The Sierra had been calling me since my first foray into it with Dale about a year ago. I made the trek down to Mammoth Lakes on Friday with a flight through LA. Dale grabbed me at the airport and we immediately headed into the village to catch up over a beer and discuss climbing plans.
The selected plan was to car-to-car the Sun Ribbon Arete on Temple Crag and attempt to fire the Temple-Galey-Sill traverse if time permitted. We sorted gear in Dale's living room and got ready to go light and fast before turning in at 11pm.
2am came very soon. We piled into the car with our gear, busted out to the trailhead, and started hiking by 4am. The sun was just beginning to rise as we made it to the lake below Temple Crag. We stopped here to have some breakfast before finishing the approach across scree and a steep but short snowfield. In the interest of going light and fast, we left crampons and boots at home. I had only brought running shoes, so navigating the steep, frozen snow in my Nike Free shoes was a bit tricky. Copious ice axe use ensued.
The snowfield brought us to some 4th class scrambling up to the first pitch. We put on the harnesses at about 7am, roped up, and Dale fired the 5.7 dihedral in the sunshine. We quickly transitioned to simul-climbing for the following low-5th class pitches and made it to a sweet knife-edge and optional tyrolean traverse. Given our desire to try and fire the full Temple-Galey-Sill traverse, we opted for the faster short rappel and climb back to the knife edge. More simul-climbing brought us to another ridge, another rap, and the 5.10a crux up a mildly overhanging crack, followed by a super-exposed 5.9 face.
Much of the climbing wasn't terribly difficult, but there were always a few thought-provoking moves thrown in and enough loose rock that you had to keep your wits about you and not grab the wrong holds. We eventually made it final 4th class scramble to the summit ridge at about 4:30pm and were on the summit by 5pm. It was clear that we didn't have time to continue along the traverse to Galey, but we were pretty psyched to have successfully finished the climb. Summit shots ensued before a bout of altitude sickness had me throwing up on the ridge. We quickly started the descent.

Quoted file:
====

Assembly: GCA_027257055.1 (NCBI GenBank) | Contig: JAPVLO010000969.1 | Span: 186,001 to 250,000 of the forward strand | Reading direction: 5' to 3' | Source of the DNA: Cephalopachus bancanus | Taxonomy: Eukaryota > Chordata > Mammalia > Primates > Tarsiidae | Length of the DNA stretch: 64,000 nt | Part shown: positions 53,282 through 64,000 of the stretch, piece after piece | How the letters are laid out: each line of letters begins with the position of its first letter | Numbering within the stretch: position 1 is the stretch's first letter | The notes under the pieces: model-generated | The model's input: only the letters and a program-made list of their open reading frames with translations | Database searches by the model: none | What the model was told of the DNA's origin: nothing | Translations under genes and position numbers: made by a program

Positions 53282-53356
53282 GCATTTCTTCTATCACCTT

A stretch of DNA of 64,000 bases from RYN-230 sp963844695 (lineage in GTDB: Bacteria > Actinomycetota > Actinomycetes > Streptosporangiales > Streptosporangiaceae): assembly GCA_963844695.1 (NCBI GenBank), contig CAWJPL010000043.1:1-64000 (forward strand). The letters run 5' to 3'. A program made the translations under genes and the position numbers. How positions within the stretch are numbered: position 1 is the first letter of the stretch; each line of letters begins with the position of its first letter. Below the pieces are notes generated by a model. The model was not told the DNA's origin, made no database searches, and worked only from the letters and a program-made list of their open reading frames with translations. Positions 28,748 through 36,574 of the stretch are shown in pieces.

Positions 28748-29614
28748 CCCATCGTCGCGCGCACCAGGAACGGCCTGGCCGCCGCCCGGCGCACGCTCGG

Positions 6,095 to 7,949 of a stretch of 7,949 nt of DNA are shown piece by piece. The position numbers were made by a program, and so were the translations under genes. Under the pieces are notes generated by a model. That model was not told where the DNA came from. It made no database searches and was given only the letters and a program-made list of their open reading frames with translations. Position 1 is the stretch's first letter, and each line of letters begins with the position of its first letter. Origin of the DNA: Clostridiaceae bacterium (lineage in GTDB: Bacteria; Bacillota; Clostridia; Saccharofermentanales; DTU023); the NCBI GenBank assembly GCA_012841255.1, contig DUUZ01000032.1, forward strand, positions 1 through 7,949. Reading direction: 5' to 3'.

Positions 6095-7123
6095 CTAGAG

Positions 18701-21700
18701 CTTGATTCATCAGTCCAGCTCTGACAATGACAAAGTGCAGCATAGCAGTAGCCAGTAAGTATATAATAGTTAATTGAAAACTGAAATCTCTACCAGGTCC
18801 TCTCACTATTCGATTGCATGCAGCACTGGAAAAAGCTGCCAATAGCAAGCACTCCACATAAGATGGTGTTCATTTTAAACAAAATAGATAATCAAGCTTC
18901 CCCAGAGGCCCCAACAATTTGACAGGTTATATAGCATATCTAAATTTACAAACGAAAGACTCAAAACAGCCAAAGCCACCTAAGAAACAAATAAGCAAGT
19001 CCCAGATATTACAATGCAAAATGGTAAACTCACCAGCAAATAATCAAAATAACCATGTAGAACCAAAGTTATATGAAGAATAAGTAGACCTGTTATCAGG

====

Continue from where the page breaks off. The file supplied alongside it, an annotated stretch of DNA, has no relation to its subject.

Altitude sickness feels like a nasty hangover, complete with poor balance, so the scree-sliding descent to the single rap was a bit spicy for me. No close calls, but quite a few slips. The rap brought us to the pass just above a steep snow field. We quickly decided that things would be much faster glissading, so I tested out my new pants with a kevlar-reinforced butt and slid my way to glory down big snow cups, dodging rocks along the way.
Back at the lakes, we ran into a group of people eating dinner who insisted on feeding us in exchange for stories from our adventure. They were incredibly nice and eventually told us that we should get on our way so as not to finish our hike too late. We should have known, but the drive home after the hike out was the hardest part.
Dale was hurting behind the wheel and pulled off for a 15-minute break near Bishop. The snooze button was hit a few times and before we knew it, we'd been napping for an hour. It was well after midnight at this point, so we limped our way back to Dale's place and crashed hard. What a day! About 15 miles of hiking and a vertical mile of elevation gain/loss.